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Union manifesto sets out stall for next Parliament

Scotland's largest teaching union, representing more than 60,000 members across various education sectors, has set out its demands for the next Scottish Parliament.

The Educational Institute of Scotland's manifesto, entitled Making Education a Priority in the Scottish Elections, says education has to be defended in the face of widespread budget cuts.

The way out of the economic crisis lies in part through "a well- educated and well-developed workforce" which in turn requires a properly-funded education system, it argues.

The EIS therefore calls on the next crop of MSPs to delay the introduction of the new National 4 and 5 qualifications for at least a year, maintain teacher numbers, cut class sizes, guarantee sufficient levels of support staff, and maintain and develop the instrumental music service - among a long list of other demands.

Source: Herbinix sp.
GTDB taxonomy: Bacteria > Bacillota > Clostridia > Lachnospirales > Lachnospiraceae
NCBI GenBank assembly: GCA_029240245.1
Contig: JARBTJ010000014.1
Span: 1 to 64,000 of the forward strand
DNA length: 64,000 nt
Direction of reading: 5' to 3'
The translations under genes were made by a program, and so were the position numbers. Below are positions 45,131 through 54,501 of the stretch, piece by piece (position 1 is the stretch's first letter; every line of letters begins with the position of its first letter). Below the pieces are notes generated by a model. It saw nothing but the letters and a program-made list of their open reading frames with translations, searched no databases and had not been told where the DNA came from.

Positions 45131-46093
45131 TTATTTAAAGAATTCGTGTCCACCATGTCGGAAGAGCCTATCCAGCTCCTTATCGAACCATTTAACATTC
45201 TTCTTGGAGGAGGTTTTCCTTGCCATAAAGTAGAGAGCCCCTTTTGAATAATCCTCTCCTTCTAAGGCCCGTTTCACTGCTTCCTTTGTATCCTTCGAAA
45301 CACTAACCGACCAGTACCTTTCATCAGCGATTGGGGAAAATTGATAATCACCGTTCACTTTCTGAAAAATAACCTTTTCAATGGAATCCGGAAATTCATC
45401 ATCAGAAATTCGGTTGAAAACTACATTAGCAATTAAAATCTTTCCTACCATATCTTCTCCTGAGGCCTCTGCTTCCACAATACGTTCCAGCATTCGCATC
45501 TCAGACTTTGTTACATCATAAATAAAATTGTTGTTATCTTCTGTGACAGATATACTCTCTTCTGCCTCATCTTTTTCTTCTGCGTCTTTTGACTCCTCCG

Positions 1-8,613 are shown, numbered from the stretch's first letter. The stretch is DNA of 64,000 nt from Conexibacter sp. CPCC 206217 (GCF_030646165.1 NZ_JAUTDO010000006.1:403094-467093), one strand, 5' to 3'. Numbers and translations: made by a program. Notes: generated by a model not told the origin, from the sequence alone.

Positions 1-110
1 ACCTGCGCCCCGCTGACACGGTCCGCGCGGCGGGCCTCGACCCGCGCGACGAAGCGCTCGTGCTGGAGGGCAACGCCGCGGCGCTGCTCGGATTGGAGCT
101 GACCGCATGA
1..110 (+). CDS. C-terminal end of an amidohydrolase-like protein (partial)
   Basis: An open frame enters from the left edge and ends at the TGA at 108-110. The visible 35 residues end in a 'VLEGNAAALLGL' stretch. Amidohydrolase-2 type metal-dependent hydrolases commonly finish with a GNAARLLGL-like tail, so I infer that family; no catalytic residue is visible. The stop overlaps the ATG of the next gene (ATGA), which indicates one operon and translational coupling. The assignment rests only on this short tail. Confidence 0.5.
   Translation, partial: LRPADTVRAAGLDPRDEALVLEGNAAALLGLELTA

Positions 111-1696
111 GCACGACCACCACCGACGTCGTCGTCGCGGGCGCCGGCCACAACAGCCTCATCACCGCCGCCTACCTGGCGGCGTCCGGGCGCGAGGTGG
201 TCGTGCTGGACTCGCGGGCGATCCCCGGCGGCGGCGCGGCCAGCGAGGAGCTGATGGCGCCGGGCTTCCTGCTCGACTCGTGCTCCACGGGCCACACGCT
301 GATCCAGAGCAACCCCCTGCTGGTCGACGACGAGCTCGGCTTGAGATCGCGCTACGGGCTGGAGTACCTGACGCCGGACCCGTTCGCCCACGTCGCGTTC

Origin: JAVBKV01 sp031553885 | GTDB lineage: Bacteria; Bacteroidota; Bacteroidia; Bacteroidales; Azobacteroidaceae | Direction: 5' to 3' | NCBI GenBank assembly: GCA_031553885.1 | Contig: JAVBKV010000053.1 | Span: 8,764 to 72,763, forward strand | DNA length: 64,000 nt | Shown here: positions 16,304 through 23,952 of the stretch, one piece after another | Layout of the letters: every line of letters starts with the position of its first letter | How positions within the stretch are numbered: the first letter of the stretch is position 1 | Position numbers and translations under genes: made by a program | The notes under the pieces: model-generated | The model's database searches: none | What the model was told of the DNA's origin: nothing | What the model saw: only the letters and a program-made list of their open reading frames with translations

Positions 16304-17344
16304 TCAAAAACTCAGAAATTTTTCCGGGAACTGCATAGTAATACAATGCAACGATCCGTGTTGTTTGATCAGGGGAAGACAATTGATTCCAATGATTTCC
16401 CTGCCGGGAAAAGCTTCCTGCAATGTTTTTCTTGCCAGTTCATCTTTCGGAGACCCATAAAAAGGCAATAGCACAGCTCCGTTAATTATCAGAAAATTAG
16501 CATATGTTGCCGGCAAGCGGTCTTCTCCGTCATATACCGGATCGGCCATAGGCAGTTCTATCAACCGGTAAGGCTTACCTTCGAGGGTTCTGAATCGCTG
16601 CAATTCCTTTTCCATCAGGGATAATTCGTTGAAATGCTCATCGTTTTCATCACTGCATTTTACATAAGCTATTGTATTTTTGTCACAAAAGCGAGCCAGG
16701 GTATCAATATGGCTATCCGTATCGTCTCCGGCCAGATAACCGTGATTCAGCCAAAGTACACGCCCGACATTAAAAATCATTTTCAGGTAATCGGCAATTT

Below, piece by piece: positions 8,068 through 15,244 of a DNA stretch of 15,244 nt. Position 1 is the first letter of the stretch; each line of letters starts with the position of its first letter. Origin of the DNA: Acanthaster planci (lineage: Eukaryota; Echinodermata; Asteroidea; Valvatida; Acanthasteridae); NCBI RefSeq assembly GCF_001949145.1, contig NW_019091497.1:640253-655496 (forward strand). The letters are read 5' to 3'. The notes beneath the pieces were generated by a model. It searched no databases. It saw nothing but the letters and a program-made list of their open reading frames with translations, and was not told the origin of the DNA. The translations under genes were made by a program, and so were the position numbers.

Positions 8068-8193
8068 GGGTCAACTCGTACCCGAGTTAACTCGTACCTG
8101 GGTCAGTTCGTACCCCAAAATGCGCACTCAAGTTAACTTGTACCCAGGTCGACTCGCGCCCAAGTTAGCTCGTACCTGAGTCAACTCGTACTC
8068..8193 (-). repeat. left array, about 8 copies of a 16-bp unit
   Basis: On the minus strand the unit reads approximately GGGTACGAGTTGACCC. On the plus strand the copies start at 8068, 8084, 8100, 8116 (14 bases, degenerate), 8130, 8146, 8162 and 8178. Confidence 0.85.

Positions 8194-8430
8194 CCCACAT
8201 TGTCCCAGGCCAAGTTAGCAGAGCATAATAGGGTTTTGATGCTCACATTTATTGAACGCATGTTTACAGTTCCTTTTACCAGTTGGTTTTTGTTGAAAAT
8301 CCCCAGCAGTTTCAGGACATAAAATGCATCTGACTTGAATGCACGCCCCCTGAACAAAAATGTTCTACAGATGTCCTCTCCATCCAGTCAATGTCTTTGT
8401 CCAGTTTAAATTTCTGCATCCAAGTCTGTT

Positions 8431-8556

It expresses no view on which political party its members should support, but urges teachers to "use your vote on May 5 and to vote for a high- quality education system in Scotland".

The teacher union wants to see better workforce planning, providing sufficient jobs for qualified teachers and access to quality continuing professional development.

In the face of demands from local authorities and the current Scottish Government for a wage freeze in the public sector for anyone earning more than pound;21,000, it warns that "the present situation of a wage freeze while inflation continues to rise is not sustainable".

And it sets its face against another cost-saving demand from some local authorities - that class contact time be increased.

With shared headships on the increase in the primary sector, the EIS states: "Every school should have its own headteacher."

It also firmly rejects alternative forms of school management - such as "free" schools set up by parents - which are being introduced in England and other parts of Europe.

"The comprehensive school as it has developed in Scotland should be supported and encouraged to develop," the teacher union insists.

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